Calgary definitely knows how to show visitors a good time, and ILEA Live in our city was no exception. But in between the parties, social outings, and awards ceremony, last week’s international gathering of event profs had some exceptional educational opportunities alongside the lighter moments. Here’s a recap of the sessions our team attended, and some key takeaways from each.
Session: The Ruckus! An Industry Disruption Adventure
Summary: Adler’s opening night session was a heavy-hitter, and he cracked this one out of the park. The talk was an interesting and interactive discussion where each side of the room delved deeper into one of two disruptions that our industry is facing: security and instant gratification.
Security was a discussion about the serious implications of today’s political climate on event security. We discussed everything from who would be most affected to how our industry should be reacting. Instant gratification centred around the cultural shift that has influenced how our clients expect more, faster, and for less.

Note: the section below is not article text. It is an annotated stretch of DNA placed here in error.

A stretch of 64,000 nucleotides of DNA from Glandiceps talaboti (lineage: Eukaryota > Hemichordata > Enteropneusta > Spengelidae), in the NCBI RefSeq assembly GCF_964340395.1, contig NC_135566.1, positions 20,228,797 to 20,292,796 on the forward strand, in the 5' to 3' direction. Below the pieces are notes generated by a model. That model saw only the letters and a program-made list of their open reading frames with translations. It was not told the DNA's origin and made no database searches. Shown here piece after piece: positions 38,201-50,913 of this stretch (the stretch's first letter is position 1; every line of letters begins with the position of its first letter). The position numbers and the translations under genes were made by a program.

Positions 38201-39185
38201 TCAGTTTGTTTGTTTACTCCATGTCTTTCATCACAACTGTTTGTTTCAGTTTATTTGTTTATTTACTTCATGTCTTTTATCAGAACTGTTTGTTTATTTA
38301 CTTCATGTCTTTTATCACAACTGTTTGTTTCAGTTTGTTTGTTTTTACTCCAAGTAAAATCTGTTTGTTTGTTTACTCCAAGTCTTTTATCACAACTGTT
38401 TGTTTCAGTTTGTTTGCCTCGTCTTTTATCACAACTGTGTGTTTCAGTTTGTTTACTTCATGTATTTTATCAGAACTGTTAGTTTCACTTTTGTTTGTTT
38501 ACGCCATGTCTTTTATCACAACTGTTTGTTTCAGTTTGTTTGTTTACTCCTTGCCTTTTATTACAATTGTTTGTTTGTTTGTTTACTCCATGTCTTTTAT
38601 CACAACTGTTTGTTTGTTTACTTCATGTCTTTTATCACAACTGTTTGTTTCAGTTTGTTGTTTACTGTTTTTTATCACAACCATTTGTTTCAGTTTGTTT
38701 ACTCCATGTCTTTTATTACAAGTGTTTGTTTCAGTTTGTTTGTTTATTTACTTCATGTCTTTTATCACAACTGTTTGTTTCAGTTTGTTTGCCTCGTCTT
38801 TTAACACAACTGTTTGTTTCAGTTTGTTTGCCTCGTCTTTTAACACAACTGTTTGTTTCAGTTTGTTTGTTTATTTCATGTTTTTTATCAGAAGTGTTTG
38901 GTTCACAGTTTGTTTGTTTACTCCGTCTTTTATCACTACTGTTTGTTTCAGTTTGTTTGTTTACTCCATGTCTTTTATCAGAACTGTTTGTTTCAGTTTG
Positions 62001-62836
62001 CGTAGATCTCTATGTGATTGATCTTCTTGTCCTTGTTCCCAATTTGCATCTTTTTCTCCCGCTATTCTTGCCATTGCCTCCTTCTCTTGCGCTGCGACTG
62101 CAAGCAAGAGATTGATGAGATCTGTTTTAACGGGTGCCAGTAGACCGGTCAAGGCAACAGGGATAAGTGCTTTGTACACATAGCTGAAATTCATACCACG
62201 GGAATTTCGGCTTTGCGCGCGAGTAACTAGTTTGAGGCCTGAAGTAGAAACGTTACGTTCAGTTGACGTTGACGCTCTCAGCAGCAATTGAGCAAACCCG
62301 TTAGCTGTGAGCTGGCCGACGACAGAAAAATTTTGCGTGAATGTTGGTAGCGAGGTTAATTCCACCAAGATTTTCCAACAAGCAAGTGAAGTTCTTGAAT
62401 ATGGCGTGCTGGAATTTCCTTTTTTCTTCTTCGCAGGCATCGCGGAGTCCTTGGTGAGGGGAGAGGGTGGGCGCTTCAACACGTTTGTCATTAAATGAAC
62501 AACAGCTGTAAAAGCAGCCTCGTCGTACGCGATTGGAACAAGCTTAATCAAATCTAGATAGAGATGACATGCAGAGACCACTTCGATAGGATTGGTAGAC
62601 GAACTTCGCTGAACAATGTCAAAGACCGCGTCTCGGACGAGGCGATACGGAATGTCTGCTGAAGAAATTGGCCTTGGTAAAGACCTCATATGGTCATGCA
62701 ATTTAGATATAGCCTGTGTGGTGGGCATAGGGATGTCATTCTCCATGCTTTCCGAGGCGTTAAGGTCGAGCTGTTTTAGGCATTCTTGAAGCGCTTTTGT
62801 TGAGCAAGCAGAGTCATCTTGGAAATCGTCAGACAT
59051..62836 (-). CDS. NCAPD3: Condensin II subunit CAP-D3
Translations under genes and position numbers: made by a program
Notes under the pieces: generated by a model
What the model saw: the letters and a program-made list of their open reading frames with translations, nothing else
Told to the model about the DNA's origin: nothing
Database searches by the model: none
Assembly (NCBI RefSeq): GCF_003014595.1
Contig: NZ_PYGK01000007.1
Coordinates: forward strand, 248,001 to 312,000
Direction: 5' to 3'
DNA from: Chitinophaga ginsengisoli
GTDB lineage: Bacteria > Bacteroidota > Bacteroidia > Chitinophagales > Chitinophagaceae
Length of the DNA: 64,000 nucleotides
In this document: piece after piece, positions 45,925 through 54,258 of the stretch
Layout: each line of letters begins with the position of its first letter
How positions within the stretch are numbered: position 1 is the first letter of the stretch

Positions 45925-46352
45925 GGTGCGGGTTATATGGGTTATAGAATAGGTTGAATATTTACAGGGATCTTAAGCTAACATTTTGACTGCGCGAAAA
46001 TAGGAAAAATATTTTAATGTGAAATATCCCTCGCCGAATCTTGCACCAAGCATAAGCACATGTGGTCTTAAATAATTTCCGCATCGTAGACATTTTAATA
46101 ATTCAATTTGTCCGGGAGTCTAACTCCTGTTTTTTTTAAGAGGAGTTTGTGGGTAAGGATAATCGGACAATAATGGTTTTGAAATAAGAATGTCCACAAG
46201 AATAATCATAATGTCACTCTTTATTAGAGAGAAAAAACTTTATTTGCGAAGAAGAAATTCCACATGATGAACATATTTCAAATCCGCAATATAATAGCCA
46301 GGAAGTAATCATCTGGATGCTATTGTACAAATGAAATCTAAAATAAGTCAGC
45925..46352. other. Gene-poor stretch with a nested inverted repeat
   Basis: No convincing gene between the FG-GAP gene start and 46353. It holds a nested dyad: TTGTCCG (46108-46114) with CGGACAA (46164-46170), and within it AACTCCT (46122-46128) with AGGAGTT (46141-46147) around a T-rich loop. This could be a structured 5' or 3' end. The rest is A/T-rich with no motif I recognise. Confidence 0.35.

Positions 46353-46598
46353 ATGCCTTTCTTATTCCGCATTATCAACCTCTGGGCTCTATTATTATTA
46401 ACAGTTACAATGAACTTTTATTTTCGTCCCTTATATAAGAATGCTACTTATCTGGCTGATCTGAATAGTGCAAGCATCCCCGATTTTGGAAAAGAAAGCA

Takeaways: Security is a real issue that our industry needs to take seriously and not brush off as overblown – even here in Canada, where we can tend to feel relatively safe. We need to stay informed, be prepared, and react to changes.
Delivering on client expectations with less lead time and lower price points might require us to consider packaging services in new ways – like an “event-in-a-box” approach at a lower price point – or risk getting left behind. The flip side to this is that innovative and impactful events are worth a premium.
Ultimately, constantly innovative design – in all of its many forms – is key to reshaping our future, and part of our industry’s and our clients’ constant hunger for bigger and better.
Session: Establishing and Selling Your Creative Value
Speaker: Tahira Endean, CMP, DES, CED